The writing is on the wall for the future of free NHS doctors’ appointments.
On 25 January, GP leaders in England revealed that they are drawing up plans to introduce charges for out-of-hours GP appointments and procedures. Meanwhile, on the same day, GP chiefs in Northern Ireland agreed [paywall] to allow GPs to resign from the NHS entirely.
These alarming developments expose how close the NHS is to ruin. And they should serve as a stark wake-up call to anyone still in doubt that the Tories would dare to butcher Britain’s most treasured institution.
Making England pay
The plans to begin charging for out-of-hours services in England are being drawn up by Local Medical Committees (LMCs). These committees represent GPs locally and nationally. They also work with the General Practitioners Committee (GPC) of the British Medical Assocation (BMA).
The charged services would fall outside of GPs’ NHS contracted work. And payments between GPs and patients would be arranged through a third-party company.
Speaking to Pulse, Oxfordshire LMC leader Dr Prit Buttar explained:
They [GPs] will offer practice services, for example, if someone wants a minor operation but can only do this in an evening, then they can do this by charging a small fee.
Buttar says it is a system that LMCs have been discussing across England. And he claims LMCs could implement it nationally by the close of 2017. He also explained why LMCs are considering the change:
There is a huge gulf between the resources the nation has put into general practice and what it expects. You can either reduce demand or you can increase the funding, and if the state will not increase funding, we have to do it some other way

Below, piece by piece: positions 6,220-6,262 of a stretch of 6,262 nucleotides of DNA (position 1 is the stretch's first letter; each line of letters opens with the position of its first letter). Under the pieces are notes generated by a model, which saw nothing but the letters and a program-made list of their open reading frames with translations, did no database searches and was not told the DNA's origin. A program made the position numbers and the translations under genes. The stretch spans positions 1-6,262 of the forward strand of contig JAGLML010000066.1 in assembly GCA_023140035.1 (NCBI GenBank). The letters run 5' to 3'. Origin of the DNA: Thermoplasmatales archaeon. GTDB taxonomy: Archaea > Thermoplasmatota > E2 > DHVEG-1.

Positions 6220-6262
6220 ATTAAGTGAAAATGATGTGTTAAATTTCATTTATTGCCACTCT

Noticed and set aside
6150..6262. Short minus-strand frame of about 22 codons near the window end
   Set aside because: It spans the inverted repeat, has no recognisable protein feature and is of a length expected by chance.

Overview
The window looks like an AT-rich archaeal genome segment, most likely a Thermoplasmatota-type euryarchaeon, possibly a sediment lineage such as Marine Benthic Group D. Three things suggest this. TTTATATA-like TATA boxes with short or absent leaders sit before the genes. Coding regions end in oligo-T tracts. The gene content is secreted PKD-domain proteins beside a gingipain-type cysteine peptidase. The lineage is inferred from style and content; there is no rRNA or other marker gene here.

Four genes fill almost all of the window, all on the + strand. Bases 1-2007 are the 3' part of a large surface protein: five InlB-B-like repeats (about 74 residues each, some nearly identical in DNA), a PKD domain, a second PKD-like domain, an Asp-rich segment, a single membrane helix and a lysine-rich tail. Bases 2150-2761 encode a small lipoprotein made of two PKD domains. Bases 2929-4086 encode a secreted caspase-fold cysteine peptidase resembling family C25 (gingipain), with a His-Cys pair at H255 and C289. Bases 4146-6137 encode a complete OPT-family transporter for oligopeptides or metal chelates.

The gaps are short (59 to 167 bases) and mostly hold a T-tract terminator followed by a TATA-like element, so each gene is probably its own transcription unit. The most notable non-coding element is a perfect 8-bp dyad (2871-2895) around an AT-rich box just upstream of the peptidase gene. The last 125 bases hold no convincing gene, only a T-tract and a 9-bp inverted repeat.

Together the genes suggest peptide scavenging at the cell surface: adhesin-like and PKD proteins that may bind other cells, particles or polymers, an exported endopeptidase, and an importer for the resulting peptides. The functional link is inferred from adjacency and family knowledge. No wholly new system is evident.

Last year, LMCs suggested that England’s GPC hold a ballot on whether GPs could resign from the NHS if more funding was not forthcoming. The ballot did not go ahead, as NHS England promised to negotiate over the issue.
But Wallsall LMC medical secretary and GPC member Dr Uzma Ahmad commented:
We are going to wait for three months – if nothing positive comes up I think other regions might follow this plan. We need to safeguard ourselves… There has to be some other way to continue to practice.
In Northern Ireland, the GPC has agreed [paywall] to collect resignations of GPs from the NHS. Its decision on 25 January means that in-hours GP appointments and procedures in the country will likely be chargeable, in areas where the resignations reach a “critical mass”. At a GPC meeting in October 2016, attending GPs overwhelmingly supported the plan.
The resignation of Deputy First Minister Martin McGuinness earlier in January triggered the GPC decision. Undated resignations from GPs had already been submitted to provoke a rescue plan being put in place by the Northern Ireland Assembly. The Assembly had approved the plan, but its future is unclear after the political upheaval McGuinness’ resignation generated.
There is a view in BMA House that we’re falling into a trap – that the politicians want us to go private, and they want it to be our decision and not theirs.
Maybe we are. But I don’t have a choice here, because if we stay inside the NHS with the funding levels and the workforce levels, we won’t have a GP service.
Going, going, gone
The workload, staffing and funding crisis is worse in Northern Ireland, according to its GPC. But as the LMCs’ newest plan shows, there are severe problems in England too.
And one sure fire way of ensuring that GPs in either part of the UK fall into the ‘trap’ of advancing the privatisation of the NHS is the government underfunding it as a public service. As we have previously reported at The Canary, most NHS providers are now in deficit. While piece by piece, the NHS is being sold off to the highest private bidder.
Now, due to excessive workloads, under-staffing and a lack of funding, our GPs are considering private options too. It’s becoming impossible to deny that we’re close to calling time on our NHS.
– Take action with Keep Our NHS Public.
– Write to your MP to express your views on this matter.
– Support the NHS Reinstatement bill.
Featured image via Birmingham Eastside/Flickr
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